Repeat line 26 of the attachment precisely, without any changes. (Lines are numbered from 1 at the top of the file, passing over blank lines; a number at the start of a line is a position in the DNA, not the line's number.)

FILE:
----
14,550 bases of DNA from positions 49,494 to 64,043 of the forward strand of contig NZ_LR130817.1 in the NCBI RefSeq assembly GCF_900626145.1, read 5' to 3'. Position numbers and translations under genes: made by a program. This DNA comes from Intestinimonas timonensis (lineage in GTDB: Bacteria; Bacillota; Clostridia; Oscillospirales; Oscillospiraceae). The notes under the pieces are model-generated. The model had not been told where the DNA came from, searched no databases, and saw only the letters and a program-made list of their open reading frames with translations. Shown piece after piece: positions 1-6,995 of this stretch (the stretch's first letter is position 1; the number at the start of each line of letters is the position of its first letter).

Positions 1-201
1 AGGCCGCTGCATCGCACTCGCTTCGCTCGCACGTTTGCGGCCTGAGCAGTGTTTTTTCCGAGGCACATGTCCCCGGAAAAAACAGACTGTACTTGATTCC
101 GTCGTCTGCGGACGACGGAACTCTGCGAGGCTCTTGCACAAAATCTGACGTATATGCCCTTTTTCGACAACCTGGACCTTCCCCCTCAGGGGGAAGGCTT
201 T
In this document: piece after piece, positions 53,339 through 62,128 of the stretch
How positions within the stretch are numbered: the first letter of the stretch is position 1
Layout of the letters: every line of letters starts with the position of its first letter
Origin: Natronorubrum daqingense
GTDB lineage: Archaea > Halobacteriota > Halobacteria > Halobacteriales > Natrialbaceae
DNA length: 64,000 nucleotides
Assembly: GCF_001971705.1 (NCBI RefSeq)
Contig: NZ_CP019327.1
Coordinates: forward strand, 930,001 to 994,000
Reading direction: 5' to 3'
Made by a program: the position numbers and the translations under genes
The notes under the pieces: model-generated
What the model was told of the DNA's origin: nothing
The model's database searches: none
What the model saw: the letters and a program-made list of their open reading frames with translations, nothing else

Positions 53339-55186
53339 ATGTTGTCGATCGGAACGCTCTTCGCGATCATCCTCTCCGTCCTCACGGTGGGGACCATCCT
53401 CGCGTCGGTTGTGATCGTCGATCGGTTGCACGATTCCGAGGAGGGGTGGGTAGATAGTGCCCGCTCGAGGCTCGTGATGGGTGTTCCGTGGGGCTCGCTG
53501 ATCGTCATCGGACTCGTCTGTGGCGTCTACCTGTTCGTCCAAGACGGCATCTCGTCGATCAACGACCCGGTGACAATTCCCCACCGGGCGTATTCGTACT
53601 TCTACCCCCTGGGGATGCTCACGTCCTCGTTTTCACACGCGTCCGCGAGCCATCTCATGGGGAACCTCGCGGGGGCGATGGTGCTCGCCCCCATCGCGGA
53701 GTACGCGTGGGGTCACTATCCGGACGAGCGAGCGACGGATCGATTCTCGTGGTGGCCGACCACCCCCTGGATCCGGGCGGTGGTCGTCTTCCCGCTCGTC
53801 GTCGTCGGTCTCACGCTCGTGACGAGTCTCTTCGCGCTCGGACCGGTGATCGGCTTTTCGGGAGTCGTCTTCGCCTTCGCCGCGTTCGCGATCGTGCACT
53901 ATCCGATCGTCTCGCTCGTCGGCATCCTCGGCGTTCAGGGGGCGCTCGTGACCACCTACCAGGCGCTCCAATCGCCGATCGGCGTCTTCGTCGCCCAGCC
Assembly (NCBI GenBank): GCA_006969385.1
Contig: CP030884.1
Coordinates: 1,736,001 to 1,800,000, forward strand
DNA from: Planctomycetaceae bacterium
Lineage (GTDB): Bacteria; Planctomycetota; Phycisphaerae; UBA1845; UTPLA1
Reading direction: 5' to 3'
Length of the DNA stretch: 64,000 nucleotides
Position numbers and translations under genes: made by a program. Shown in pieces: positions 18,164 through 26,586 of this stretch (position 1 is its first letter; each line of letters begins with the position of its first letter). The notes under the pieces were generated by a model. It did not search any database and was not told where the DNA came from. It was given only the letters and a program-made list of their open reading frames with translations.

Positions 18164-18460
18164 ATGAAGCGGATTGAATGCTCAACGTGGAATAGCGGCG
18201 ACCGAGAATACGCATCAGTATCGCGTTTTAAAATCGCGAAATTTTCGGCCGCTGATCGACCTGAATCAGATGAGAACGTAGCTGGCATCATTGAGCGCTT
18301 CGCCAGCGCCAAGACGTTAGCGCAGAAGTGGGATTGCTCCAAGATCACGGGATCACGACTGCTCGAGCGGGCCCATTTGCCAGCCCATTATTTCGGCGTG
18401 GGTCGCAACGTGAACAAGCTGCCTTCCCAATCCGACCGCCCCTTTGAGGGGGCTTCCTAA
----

53701 GTACGCGTGGGGTCACTATCCGGACGAGCGAGCGACGGATCGATTCTCGTGGTGGCCGACCACCCCCTGGATCCGGGCGGTGGTCGTCTTCCCGCTCGTC